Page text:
It is considered a very stable oil, does not go rancid easily, and can be stored without refrigeration for up to a year.


Featured Aromatherapy in the Kitchen Recipe

Buy the Book - Click Here

Shrimp and Sausage Paella

Paella is a fabulous one-dish meal that is as appealing to the eye as it is to the palate! Saffron imparts a great yellow color to the rice, as well as its intensely sensual aroma and flavor...

2 links sausage, cut into 1/2 inch slices
1/4 cup olive oil
1 onion, chopped
4 garlic cloves, minced
1/2 cup mushrooms, sliced
2 1/2 cups Arborio rice
1/4 to 1/2 teaspoon saffron threads
5 cups water, or vegetable broth
3/4 cup red bell pepper, diced
3/4 cup frozen peas, thawed
3/4 cup frozen corn, thawed
12 large raw shrimp, peeled and deveined
2 tablespoons chopped parsley
lemon wedges, for garnish

In a 2 1/2 quart pot or paella pan, cook the sausage over medium high heat until browned and cooked through. Remove to a plate lined with a paper towel to drain. Wipe any excess grease from the pan, return to heat and pour in the olive oil. Saute the onion and garlic in the oil until translucent. Add the mushrooms and rice, and stir until well coated. Crush the saffron threads over the rice and cook, stirring, until the rice is translucent. Add the water, bring to a boil, then cover and reduce the heat to low. Cook for about 25 minutes, or until the liquid is nearly all absorbed and the rice is still a bit hard to the bite. Stir in the bell pepper, peas, corn, cover and continue cooking for about 5 minutes. Press the shrimp into the rice, cover, and cook until the shrimp are just opaque and the rice is tender to the bite, about another 5 minutes. Sprinkle with the parsley. Bring the cooking pot to the table and serve the paella in large shallow bowls with lemon wedges.
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 Alternative News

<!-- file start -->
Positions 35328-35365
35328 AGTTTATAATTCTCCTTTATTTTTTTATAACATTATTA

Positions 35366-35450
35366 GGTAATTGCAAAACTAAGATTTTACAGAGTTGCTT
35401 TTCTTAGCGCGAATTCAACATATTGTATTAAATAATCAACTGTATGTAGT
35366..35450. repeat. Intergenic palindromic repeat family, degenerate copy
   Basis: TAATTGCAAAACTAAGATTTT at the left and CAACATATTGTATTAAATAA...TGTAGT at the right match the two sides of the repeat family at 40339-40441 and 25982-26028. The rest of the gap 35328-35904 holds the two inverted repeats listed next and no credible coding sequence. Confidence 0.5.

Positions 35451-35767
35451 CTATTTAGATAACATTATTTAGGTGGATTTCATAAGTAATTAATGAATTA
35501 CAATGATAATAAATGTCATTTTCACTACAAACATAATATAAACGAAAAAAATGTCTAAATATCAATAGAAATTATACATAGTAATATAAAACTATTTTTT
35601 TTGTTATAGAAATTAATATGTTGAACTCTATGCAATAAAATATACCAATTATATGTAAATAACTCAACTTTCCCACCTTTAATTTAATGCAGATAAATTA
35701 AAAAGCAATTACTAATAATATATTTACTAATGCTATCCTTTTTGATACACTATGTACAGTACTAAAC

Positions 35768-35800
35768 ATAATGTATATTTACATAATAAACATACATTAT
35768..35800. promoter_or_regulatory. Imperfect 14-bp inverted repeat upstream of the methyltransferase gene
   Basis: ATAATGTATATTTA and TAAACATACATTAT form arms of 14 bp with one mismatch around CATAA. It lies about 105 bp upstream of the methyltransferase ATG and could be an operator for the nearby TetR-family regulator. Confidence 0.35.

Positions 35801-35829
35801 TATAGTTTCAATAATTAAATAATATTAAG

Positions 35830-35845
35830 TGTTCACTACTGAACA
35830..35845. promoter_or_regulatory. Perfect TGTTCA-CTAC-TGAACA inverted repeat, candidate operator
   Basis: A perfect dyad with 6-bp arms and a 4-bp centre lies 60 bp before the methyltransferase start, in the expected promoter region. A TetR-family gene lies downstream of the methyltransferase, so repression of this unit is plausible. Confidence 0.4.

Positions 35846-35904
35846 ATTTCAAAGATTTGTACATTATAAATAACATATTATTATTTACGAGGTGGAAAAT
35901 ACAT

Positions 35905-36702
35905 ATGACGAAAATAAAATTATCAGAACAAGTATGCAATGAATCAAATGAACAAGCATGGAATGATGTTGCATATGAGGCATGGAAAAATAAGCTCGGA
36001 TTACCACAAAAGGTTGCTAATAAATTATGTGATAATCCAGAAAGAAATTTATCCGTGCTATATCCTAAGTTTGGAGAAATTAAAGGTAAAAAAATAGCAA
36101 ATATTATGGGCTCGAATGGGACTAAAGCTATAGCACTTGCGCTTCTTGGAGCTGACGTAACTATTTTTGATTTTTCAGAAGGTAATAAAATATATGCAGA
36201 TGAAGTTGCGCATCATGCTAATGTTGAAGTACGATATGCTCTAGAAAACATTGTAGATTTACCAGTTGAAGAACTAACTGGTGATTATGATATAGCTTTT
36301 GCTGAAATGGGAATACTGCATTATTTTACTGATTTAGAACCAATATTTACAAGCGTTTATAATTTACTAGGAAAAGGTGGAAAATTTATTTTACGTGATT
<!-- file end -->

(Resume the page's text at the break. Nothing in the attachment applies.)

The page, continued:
Vermouth an Herbal Remedy?
Early Fall Grilling for Vegetarians
by CP 10/19/03
 Member News & Events

If you are a complementary health therapist it¹s a good idea to pair up with someone similar to swap treatments on each other. Normally it¹s very difficult to find a like-minded professional in your local area. But, thanks to the internet, that is changing. A new website has launched specifically to help practitioners to contact each other to find swap partners. It¹s called and, as their catch phrase says, they are bringing Complementary Health Therapists together.

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 Did You Know

In England, Pumpkins were formerly called English Melons, which was popularly corrupted to Millions. They are used cut up in soups and make excellent pies, either alone or mixed with other fruit, and their pulp is also utilized as a basis by jam manufacturers, as it takes the flavour of any fruit juice mixed with it, and adds bulk without imparting any flavour of its own.

For more information on the use of essential oils, go here.

 Recipe of the Month

'Every fall my skin would dry out, and I would begin to prepare for a winter full of skin related woes... until I came across this super recipe, that has proven itself yearly ever since:

Add 6 drops of geranium, 4 drops sandalwood, 1 drop chamomile, and 1 drop of jasmine to 2 ounces aloe vera gel, 2 ounces orange blossom water and two 400 iu capsules of vitamin e, opened to release the oil within.'

Thanks to Janet for her suggestion!